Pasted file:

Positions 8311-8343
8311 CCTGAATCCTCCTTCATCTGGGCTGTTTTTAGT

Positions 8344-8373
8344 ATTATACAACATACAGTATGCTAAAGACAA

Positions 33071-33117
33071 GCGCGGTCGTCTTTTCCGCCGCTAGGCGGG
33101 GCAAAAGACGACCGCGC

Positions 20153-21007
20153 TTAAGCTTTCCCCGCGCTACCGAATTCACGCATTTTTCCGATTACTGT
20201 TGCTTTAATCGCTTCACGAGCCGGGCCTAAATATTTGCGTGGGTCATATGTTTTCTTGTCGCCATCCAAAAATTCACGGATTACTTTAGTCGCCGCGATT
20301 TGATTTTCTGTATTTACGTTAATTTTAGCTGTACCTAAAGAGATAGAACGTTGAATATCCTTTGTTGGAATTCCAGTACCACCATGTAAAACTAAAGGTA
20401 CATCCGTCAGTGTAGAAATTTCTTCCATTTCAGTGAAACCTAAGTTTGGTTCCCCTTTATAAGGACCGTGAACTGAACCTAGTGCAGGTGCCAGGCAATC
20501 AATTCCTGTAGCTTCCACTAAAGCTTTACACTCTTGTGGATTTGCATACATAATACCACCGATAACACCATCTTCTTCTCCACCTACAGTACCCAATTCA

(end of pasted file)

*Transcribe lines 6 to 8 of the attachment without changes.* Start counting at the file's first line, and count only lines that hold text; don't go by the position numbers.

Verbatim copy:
33071 GCGCGGTCGTCTTTTCCGCCGCTAGGCGGG
33101 GCAAAAGACGACCGCGC

Positions 20153-21007